Warm and Fuzzy: 6 Winter Storm Safety Tips For Your Pets

As you fire up the woodstove, gas up the generators, load up on flashlights and firewood, and other winter storm preparation, remember that your pet needs special preventive care and prep, too. Follow these six tips to keep your pet safe and warm in the face of an upcoming storm. 

1. Keep Pets Warm, Safe, and Destressed in the Event of a Power Outage

As anyone who has ever prepared for a big Nor'easter knows, the power going out is almost a certainty. You've surely planned for ensuring that your family members will be warm, but don't forget your fur babies. Yes, cats and dogs have an extra coat of fur but that doesn't mean they won't feel the cold if and when your heat goes out. Make sure their kennels and favorite areas are lined with extra bedding and if these things are in an area of the house that tends to be cooler than others, consider moving them. 

You'll inevitably have to take them outside to go to the bathroom, even for an ultra-fast in-and-out potty break. Be sure to look for and avoid downed power lines. If you see any, report them to the power company.

Just as on a loud or scary holiday for pets, such as the 4th of July, a big storm can make them extremely anxious. Keep your fur babies close by so that you can send the message, "I'm here. We're safe. You're safe. It's going to be okay." 

2. Dress for the Weather

Again, having a coat of pet fur doesn't mean your pet is okay without additional protection from the cold. Small, short-haired, and short-legged breeds may need a jacket or sweater to help ward off the winter chill. Young, old, and sick pets should also wear an extra layer as they may not be able to regulate their body temperature effectively.

Additionally, winter walks can wreak havoc on your pet’s paws. Protective booties and balms can keep paw pads safe from ice, salt, and other harmful chemicals, but you should always be sure to wipe your pet’s feet and fur thoroughly with a clean, dry towel before coming back inside.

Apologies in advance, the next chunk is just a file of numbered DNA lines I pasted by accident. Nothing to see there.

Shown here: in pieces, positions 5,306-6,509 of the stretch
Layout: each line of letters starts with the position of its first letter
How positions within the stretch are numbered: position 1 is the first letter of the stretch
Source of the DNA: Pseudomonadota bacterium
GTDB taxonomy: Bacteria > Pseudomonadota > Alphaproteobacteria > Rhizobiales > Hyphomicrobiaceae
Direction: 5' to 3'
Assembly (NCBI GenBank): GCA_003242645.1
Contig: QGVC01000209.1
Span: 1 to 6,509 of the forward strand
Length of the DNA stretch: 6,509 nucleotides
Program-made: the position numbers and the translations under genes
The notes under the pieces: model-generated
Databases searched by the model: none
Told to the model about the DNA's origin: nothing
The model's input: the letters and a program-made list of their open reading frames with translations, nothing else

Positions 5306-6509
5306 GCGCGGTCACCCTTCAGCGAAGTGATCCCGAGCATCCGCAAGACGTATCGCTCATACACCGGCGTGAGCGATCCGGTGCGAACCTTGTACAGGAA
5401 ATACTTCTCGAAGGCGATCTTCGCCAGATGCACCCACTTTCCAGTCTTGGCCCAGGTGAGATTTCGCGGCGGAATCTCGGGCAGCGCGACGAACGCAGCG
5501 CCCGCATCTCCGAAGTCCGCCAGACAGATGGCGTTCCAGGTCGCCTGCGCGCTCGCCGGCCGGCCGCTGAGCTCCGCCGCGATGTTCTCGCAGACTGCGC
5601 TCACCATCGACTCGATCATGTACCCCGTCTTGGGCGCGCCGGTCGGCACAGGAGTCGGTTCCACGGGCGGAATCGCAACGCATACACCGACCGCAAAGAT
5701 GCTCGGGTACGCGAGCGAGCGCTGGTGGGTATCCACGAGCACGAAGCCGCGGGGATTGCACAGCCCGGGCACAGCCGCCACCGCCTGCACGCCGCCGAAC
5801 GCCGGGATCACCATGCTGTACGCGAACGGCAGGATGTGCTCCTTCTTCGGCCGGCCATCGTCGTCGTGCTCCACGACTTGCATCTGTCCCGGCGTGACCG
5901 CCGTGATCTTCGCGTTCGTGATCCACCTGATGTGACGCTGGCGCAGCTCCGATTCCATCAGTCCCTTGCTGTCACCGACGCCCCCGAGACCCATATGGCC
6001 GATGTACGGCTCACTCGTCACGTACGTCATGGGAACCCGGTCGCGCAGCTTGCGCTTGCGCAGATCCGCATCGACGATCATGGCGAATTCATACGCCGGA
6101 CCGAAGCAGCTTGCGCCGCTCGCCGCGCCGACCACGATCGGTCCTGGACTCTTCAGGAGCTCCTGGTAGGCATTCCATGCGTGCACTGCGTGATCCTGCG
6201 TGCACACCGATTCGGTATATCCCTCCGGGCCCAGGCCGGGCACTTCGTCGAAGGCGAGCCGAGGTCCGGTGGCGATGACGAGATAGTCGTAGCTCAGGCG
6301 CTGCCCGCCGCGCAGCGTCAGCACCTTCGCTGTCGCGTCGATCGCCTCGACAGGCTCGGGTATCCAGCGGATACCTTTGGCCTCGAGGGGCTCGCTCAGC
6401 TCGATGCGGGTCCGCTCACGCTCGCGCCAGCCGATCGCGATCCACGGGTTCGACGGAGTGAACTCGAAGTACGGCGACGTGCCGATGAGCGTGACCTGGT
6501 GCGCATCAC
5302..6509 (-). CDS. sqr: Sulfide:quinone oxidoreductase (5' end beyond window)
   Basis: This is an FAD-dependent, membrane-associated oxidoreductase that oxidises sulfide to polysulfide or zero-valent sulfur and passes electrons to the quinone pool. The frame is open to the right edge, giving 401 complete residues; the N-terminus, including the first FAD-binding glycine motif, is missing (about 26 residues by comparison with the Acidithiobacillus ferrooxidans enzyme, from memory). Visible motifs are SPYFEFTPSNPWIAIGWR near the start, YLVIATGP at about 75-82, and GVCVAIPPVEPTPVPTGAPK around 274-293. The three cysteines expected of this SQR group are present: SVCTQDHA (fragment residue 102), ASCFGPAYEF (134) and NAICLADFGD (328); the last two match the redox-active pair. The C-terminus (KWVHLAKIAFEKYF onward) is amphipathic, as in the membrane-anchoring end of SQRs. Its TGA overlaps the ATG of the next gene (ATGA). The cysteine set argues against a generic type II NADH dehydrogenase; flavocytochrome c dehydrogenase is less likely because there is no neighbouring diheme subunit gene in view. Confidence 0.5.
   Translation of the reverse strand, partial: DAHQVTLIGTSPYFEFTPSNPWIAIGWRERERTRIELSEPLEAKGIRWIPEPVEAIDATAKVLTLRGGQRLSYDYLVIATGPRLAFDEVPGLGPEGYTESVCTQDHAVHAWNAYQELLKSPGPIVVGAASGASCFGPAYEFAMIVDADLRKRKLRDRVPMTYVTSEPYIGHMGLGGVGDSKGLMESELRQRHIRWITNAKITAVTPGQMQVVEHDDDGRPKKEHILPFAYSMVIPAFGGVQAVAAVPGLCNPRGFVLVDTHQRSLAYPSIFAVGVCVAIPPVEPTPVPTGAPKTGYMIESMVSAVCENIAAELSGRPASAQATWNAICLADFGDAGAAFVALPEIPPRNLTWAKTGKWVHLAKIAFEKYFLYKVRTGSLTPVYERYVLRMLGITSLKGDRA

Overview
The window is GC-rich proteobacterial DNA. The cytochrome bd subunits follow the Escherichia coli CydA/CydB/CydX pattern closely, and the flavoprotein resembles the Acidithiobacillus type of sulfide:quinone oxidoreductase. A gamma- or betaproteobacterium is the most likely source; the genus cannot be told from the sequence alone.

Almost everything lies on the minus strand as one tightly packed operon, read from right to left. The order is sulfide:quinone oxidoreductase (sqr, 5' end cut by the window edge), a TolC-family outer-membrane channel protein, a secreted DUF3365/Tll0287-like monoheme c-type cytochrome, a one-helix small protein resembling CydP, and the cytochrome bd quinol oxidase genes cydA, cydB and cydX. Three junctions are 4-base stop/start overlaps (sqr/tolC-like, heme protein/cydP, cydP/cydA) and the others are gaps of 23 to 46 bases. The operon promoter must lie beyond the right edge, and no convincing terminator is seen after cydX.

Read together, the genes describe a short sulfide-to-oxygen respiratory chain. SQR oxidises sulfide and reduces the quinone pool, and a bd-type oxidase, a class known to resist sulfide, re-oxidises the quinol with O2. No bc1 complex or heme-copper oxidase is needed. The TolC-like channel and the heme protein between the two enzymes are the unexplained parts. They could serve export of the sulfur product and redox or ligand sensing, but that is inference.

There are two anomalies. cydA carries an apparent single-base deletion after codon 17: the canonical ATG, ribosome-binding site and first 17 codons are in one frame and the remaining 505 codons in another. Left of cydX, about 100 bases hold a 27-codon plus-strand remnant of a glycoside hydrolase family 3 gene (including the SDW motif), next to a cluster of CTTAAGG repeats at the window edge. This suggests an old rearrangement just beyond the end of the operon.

Not sure how cold is too cold? Watch for these signs your pet needs to bundle up:

  • Shivering
  • Hunching or curling up
  • Moving slowly
  • Lifting paws off the ground
  • Whining
  • Seeking shelter

Going for a walk? Bundle up.

3. Beware of Chemicals

Winter is beautiful—but don’t forget, that freshly fallen snow on your sidewalk or driveway may soon be covered in salt, ice melt, or other toxic chemicals, like antifreeze. Be sure to clean up any spills or leaks immediately, keep containers securely closed and out of reach, use protective booties during walks, and give your pet a thorough wipe-down after a trip outdoors to prevent him from licking any harmful substances off his fur or paws.

4. Keep Pets Comfortable

Just like in humans, the onset of colder weather can make some medical conditions, such as arthritis, worse. Keep time outdoors to a minimum and make sure your pet has plenty of places to get cozy away from drafty windows or doors and off the floor (but not too high or difficult to access). As previously mentioned, try moving your pet’s bed to a sunny area of the house or adding a few extra blankets as well.

If your pet hasn’t been diagnosed with arthritis or other joint issues but is showing signs such as limping, stiffness, reluctance to climb or jump, repeated licking over a joint, or changes in behavior or personality, particularly during cold weather, consult with your veterinarian.

5. Watch Out for Strays

Stray and feral cats will often seek shelter in the wheel wells of cars to keep warm overnight but can be severely injured or killed when the engine starts. To prevent this, always bang loudly on the hood or honk the horn before starting your car during the winter months.

6. Keep Them Inside

The best way to protect your pet from the elements is to keep him inside as much as possible, especially if the temperature is below freezing. Keep in mind that leaving your pet in a car is just as dangerous in winter as it is in summer. Parked cars cool down rapidly and hold in the cold like a refrigerator, putting your pet at risk for hypothermia, frostbite, and even death. Remember, if it’s too cold for you, it’s too cold for your pet!

If you'd like more tips on how to keep your pet safe this winter, check out this list of cold weather safety tips from the ASPCA. The ASPCA also offers specific tips for pets during Nor'easters, such as making sure your pets are microchipped and have their tags on, putting together emergency kits, having a prepared information card for your pet in case of an emergency vet trip, and stocking up on pet food and medicine

Do you need help getting your pets prepared for the cold weather or an impending storm? Give us a call



  • Dog Preventive Care